15 Musicians That Have Had the Most Impact on My Life-part 2

Continuing to journey through this list of the top 15 musicians that have had the most impact on my life is starting to cause a bit of angst and stress. Neither of these feelings are at worrisome levels, and I say it in a kind of tongue in cheek manner. Nevertheless, my contemplations seems to resemble that of a reflective lyric from a Bob Seger classic, Against the Wind, as I ponder “who to leave in and who to leave out.” Even so, I continue on with today’s countdown from #10 thru #6. (This is the second post of the series)

Prince #10

#10 Prince: For a majority of my life, I was not a fan of Prince. His provocative mannerisms and vulgarity weren’t highly esteemed traits in the Davis household while growing up. That all started to change as I reached my high school years around the time of the release of his fifth studio album 1999. Without question, the title song of the album was my favorite release, followed closely by Little Red Corvette and then Delirious. 1999 can still be found on many of my various playlists today.

When Prince released the Purple Rain album and movie in 1984, many of my feelings for him started to shift and my primary focus became on how tremendously gifted he was as a musician. I began to dig into his past and it is there that I discovered his 70’s hit, I Wanna Be Your Lover. I also discovered that Prince created another one of my favorite groups in the 80s, The Time – remember the songs 777-9311, Wild and Loose, Gigolos Get Lonely Too? How about Morris Day, remember him? He also wrote hits for other musicians and bands such as The Bangles (Manic Monday), Chaka Khan (I Feel For You), Sheila E. (Glamorous Life), Stevie Nicks (Stand Back), The Time (Jungle Love), Sinead O’Connor (Nothing Compares 2 U), and more. Lastly, it is said that Prince played all 20+ instruments and sang every part in his debut album For You (1978)!

The Purple Rain album contains two songs in particular that I still have high regard for today. Trying to separate one from the other, at least for me, is difficult. Which is best…When Doves Cry or Let’s Go Crazy? Some may even prefer the title track itself or I Would Die For You. But I guess if I had to narrow it down, When Doves Cry is probably my favorite, followed closely by Let’s Go Crazy. Favorite album: Purple Rain.

Matchbox 20 #9

#9 Matchbox 20: Not until later in my adult life did I become familiar with Matchbox 20. That is due in large part to them not forming until the mid 90s. Rob Thomas, Paul Doucette, and Brian Yale were formerly part of the band Tabitha’s Secret before breaking away to form Matchbox 20. They later recruited Kyle Cook and Adam Gaynor to join them, though Gaynor is not presently a member. The song 3 AM is the first one that I heard from the group and something about it still resonates with me. If I must choose, it is probably my favorite. I also really like Push, Unwell, Bent, If You’re Gone, Real World, Back to Good, and Hand Me Down. And when Rob Thomas is producing his solo stuff, I’m a big fan of his tunes such as Someday, Streetcorner Symphony, and his collaboration with Santana in Smooth.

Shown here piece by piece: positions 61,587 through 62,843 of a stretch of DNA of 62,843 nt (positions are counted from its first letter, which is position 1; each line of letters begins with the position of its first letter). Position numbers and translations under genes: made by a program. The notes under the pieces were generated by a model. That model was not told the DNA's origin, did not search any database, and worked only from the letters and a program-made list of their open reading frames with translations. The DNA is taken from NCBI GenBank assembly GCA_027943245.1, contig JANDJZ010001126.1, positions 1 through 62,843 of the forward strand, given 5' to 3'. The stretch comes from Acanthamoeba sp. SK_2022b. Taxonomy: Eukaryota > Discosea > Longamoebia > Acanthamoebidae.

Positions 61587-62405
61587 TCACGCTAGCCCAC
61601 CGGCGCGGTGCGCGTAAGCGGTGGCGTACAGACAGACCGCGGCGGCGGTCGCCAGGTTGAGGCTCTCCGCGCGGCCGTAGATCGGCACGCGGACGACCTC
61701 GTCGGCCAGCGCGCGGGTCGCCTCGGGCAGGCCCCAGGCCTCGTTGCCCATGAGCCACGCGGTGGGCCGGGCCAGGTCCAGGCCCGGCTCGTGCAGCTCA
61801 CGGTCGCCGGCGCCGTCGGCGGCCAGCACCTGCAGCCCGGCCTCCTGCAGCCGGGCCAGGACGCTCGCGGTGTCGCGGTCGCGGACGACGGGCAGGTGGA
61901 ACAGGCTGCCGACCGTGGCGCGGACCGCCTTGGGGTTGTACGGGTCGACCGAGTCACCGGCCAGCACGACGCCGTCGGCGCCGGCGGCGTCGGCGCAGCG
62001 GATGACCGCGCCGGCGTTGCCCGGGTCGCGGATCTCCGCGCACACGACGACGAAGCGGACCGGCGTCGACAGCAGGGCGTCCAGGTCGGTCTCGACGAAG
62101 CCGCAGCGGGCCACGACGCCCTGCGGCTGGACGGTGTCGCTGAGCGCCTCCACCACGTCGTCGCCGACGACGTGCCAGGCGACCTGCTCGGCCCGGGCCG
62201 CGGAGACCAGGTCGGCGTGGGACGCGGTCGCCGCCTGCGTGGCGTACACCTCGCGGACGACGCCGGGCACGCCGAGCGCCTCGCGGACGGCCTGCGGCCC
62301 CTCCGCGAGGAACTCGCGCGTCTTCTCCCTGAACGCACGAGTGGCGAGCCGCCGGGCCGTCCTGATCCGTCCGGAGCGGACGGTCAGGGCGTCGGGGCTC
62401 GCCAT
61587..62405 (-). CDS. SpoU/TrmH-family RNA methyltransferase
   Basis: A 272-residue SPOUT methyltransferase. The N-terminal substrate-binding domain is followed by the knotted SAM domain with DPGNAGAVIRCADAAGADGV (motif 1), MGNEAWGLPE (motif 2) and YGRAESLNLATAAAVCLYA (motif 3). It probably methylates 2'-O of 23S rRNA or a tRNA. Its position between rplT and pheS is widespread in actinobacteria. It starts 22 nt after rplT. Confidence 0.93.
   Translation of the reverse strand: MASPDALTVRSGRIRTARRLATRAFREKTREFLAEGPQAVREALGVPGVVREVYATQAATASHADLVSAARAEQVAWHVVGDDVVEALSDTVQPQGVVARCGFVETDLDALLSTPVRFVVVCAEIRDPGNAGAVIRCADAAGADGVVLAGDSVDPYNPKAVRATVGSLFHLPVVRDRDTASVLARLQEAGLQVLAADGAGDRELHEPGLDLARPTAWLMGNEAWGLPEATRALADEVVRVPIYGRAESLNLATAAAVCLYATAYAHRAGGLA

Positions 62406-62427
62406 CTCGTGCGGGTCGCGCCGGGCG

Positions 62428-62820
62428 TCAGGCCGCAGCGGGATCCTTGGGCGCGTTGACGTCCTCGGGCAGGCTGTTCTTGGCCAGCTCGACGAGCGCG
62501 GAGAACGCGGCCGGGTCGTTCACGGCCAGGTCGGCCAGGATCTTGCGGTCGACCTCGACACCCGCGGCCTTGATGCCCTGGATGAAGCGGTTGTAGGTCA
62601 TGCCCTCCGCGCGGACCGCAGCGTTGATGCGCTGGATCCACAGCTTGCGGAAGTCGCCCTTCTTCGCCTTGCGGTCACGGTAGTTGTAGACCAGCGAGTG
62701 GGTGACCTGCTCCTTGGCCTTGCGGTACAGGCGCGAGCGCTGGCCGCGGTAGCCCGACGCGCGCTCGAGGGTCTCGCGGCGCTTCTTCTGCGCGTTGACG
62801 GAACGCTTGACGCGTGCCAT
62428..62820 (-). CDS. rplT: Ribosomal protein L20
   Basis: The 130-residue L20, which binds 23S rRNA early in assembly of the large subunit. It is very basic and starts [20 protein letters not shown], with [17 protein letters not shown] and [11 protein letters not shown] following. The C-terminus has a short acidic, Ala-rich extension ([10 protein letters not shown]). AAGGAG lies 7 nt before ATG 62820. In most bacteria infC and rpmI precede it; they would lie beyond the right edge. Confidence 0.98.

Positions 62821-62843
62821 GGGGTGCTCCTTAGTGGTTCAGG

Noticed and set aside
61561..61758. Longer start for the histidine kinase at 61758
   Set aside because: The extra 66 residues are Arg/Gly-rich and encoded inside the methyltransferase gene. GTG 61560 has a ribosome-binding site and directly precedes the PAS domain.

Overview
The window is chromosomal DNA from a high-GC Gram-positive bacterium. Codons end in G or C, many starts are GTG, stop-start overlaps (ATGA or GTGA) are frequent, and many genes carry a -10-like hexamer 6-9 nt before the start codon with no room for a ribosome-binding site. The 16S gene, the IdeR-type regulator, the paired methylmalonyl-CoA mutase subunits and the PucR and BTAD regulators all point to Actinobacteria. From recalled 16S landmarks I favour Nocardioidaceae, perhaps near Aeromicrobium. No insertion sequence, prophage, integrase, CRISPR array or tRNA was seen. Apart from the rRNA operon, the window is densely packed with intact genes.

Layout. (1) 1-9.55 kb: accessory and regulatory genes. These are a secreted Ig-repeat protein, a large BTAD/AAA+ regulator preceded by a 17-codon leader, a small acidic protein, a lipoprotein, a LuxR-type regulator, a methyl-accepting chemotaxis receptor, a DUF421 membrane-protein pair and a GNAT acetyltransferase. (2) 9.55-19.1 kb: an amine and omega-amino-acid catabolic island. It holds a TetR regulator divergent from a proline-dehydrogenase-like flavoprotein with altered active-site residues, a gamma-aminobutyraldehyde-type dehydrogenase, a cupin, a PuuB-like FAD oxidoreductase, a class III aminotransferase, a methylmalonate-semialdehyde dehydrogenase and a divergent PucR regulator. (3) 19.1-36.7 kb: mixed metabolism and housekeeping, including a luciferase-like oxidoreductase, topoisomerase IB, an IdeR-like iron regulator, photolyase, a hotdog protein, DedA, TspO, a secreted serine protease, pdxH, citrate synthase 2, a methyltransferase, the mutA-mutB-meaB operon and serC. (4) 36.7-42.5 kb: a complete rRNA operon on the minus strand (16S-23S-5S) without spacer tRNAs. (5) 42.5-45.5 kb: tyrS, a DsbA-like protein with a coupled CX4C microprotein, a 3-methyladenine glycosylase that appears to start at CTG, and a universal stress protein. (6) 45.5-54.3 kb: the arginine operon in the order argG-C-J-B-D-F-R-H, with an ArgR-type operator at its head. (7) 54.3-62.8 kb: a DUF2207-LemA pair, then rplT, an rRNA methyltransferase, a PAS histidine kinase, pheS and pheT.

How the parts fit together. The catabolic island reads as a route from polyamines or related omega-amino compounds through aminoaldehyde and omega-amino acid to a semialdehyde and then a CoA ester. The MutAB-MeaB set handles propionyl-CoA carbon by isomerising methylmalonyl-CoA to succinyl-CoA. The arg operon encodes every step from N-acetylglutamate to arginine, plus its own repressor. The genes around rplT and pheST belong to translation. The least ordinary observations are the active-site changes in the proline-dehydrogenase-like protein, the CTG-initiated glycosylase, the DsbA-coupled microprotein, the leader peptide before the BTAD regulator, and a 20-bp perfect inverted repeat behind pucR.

Matchbox 20 is also a band that both my wife and I enjoy together. Because of this, I spent the most money I’ve ever spent on concert tickets to see them and the Counting Crows in Jacksonville a few years back. Was it worth it? Absolutely! In fact, I’d do it again if given the chance! Their sound and stage presence was electric. The crowd was fully engaged throughout – singing and dancing! I could say much more about these guys, but I’m sure by now you get the point. Favorite album: Yourself or Someone Like You.

Bonus: Favorite video-3 AM.

The Commodores #8

#8 The Commodores: Who didn’t love the Commodores back in the day? Regardless of the great tunes that they seemed to always pump out, the main reason I was a huge fan of the Commodores is because it was the first concert I ever attended in 1980. There, in all their glory were the Commodores on stage before a sold out crowd at the Macon Coliseum! I was 13 years old at the time, but I certainly enjoyed their live renditions of Easy, Brick House, Sail On, Just to Be Close to You, Still, and Three Times a Lady. It was a huge night for me and one that I’ve never forgot. But even beyond the concert, I followed the Commodores for years until the unfortunate split with Lionel Richie (see my previous post). Even afterwards, I guess I always seemed to associate Richie as a Commodore while he molded for himself quite a successful solo career. His music always reminds me of that once, great band. Favorite album: Commodores Live!

Tie: Rick Springfield and Sammy Hagar #7